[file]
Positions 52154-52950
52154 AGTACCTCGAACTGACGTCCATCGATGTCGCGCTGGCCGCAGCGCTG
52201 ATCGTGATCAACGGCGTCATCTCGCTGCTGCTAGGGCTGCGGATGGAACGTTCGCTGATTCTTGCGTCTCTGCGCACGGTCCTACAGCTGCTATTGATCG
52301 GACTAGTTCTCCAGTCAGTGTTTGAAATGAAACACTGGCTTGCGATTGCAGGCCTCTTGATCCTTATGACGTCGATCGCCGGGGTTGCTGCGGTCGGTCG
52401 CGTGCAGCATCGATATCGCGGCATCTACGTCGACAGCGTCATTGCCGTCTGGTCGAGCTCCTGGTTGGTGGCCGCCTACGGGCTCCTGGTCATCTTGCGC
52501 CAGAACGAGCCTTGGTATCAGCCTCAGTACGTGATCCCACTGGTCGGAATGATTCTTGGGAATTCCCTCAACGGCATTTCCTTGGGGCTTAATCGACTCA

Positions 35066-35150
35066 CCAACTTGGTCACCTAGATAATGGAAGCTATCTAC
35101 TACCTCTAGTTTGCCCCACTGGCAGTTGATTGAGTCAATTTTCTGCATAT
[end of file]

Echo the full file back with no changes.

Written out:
Positions 52154-52950
52154 AGTACCTCGAACTGACGTCCATCGATGTCGCGCTGGCCGCAGCGCTG
52201 ATCGTGATCAACGGCGTCATCTCGCTGCTGCTAGGGCTGCGGATGGAACGTTCGCTGATTCTTGCGTCTCTGCGCACGGTCCTACAGCTGCTATTGATCG
52301 GACTAGTTCTCCAGTCAGTGTTTGAAATGAAACACTGGCTTGCGATTGCAGGCCTCTTGATCCTTATGACGTCGATCGCCGGGGTTGCTGCGGTCGGTCG
52401 CGTGCAGCATCGATATCGCGGCATCTACGTCGACAGCGTCATTGCCGTCTGGTCGAGCTCCTGGTTGGTGGCCGCCTACGGGCTCCTGGTCATCTTGCGC
52501 CAGAACGAGCCTTGGTATCAGCCTCAGTACGTGATCCCACTGGTCGGAATGATTCTTGGGAATTCCCTCAACGGCATTTCCTTGGGGCTTAATCGACTCA

Positions 35066-35150
35066 CCAACTTGGTCACCTAGATAATGGAAGCTATCTAC
35101 TACCTCTAGTTTGCCCCACTGGCAGTTGATTGAGTCAATTTTCTGCATAT